The Baltimore City Council will wait until Sept. 9 to see if
ecoATM, the maker of reverse cellphone vending machines, will be able to comply
with the same rules as pawn shops before moving ahead with legislation to ban
Councilman Bill Henry introduced a bill banning the machines, but said he will wait to see if San Diego-based ecoATM will be able to assuage the Baltimore Police Department’s concerns about the machines following a committee hearing on the bill Tuesday.
"If [ecoATM] can convince the police department that these things are just as well regulated as any second hand good store, yeah, I’ve got no problem with that. Then the hard parts is that then we have to go try and sell that bill to Baltimore County and Anne Arundel County where, frankly, the machines actually are," Henry said.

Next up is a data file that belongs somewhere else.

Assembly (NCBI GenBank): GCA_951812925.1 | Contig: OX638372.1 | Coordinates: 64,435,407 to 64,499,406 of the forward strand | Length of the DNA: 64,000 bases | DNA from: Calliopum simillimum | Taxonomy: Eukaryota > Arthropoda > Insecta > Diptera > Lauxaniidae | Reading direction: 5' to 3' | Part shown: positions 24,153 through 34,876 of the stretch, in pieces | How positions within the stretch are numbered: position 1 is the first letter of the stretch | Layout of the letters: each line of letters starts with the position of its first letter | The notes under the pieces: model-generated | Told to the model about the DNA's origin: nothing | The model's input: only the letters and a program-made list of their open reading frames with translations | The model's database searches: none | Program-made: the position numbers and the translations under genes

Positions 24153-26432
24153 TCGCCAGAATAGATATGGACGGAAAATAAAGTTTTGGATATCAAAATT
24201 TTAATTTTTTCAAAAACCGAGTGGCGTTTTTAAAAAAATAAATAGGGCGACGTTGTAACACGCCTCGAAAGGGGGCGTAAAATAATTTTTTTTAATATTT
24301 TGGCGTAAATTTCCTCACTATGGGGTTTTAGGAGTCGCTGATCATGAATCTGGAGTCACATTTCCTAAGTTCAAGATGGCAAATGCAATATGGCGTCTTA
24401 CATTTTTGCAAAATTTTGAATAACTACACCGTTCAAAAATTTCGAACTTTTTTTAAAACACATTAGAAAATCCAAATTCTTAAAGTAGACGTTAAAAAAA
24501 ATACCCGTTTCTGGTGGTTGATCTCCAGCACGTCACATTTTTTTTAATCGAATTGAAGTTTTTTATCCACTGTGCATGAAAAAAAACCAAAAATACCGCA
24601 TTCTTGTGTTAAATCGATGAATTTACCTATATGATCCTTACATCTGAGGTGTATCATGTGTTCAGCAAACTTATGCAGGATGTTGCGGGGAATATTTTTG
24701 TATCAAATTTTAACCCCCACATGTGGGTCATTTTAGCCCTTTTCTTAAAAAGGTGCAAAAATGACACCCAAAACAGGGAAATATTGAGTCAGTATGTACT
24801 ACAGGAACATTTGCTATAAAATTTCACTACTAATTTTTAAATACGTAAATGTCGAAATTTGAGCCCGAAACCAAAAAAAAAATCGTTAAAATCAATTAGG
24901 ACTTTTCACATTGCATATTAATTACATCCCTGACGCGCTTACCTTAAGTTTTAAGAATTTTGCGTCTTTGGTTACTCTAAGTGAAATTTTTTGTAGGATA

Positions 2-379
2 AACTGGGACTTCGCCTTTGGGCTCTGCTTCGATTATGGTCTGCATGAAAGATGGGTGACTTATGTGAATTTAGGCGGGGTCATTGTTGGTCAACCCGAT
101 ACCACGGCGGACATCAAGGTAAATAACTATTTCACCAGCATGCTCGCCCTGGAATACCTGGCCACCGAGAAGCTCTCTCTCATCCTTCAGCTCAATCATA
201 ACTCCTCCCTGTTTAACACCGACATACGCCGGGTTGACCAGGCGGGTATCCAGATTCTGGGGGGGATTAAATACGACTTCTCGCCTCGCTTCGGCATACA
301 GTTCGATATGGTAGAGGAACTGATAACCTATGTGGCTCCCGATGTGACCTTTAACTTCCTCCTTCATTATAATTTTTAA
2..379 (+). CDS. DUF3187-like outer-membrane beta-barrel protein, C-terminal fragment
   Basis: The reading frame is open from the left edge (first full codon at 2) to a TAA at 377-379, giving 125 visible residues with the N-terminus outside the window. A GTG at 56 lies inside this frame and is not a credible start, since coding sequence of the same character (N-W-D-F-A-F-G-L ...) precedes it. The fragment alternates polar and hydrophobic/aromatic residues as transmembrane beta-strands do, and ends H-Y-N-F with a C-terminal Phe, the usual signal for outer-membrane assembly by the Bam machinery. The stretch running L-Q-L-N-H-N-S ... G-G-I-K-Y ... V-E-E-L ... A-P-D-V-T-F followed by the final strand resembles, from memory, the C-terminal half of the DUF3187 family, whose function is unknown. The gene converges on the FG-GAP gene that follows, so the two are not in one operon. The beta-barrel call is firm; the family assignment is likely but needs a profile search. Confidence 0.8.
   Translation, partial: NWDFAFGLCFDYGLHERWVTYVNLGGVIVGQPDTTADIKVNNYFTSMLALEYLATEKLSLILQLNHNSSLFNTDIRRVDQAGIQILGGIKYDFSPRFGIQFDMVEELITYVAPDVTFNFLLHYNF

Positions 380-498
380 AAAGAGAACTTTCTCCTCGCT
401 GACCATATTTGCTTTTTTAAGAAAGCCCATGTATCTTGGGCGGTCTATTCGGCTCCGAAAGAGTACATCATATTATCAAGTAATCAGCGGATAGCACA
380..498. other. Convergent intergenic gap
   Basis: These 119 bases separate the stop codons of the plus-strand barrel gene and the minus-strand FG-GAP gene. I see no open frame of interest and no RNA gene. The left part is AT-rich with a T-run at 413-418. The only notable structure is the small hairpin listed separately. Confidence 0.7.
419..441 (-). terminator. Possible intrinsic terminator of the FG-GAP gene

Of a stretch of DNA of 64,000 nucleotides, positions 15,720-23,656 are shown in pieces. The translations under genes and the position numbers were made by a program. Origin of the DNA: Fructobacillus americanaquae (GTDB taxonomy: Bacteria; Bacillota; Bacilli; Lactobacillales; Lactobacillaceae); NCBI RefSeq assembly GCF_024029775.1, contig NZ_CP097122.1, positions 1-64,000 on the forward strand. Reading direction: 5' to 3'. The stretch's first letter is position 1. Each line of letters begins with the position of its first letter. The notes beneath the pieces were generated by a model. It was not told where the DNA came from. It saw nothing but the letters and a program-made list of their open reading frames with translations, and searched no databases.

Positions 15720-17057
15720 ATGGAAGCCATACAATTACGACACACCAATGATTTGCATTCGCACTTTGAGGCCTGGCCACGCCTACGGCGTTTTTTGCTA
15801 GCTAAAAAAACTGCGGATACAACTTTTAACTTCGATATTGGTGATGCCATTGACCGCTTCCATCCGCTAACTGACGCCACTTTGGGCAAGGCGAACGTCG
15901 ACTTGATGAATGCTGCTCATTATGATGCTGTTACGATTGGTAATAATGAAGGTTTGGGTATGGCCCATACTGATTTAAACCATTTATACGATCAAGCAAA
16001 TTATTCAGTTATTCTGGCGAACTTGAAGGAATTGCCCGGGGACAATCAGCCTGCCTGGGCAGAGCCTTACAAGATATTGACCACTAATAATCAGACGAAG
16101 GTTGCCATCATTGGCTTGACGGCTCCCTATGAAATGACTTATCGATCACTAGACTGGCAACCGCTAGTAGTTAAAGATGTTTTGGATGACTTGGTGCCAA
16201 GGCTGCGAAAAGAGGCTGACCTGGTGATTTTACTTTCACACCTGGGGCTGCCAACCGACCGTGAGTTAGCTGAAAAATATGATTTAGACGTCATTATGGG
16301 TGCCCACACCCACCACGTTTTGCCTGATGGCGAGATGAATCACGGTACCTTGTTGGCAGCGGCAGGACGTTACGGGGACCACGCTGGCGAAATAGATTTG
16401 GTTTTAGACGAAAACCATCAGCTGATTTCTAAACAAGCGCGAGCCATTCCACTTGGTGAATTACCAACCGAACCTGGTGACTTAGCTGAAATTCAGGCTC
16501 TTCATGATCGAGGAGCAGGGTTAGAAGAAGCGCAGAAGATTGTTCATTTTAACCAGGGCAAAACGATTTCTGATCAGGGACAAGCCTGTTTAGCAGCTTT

He said he introduced the bill because police officers were complaining about the machines to community leaders in his district.
“There’s always the possibility that by Sept. 9 they don’t come up with something, in which case that tells me, it isn’t going to be easy for these machines to actually match second hand good requirements, and if that’s the case we’re better off not having them at all.”
Although it may not be ecoATM the city is dealing with this fall. The company was purchased by Outerwall, formerly known as Coinstar, for $350 million cash, according to Gigaom.
The city bill banning the machines received a serious setback last week when David Marks, a Perry Hall Republican, decided not to introduce a bill banning the machines in Baltimore County. Marks said that he decided not to introduce the bill after county law enforcement officials told him the machines were not an issue.
Henry has expressed concerns that a bill banning the machines will not work unless nearby counties do the same.
Senior Field Editor Bryan P. Sears contributed to this story.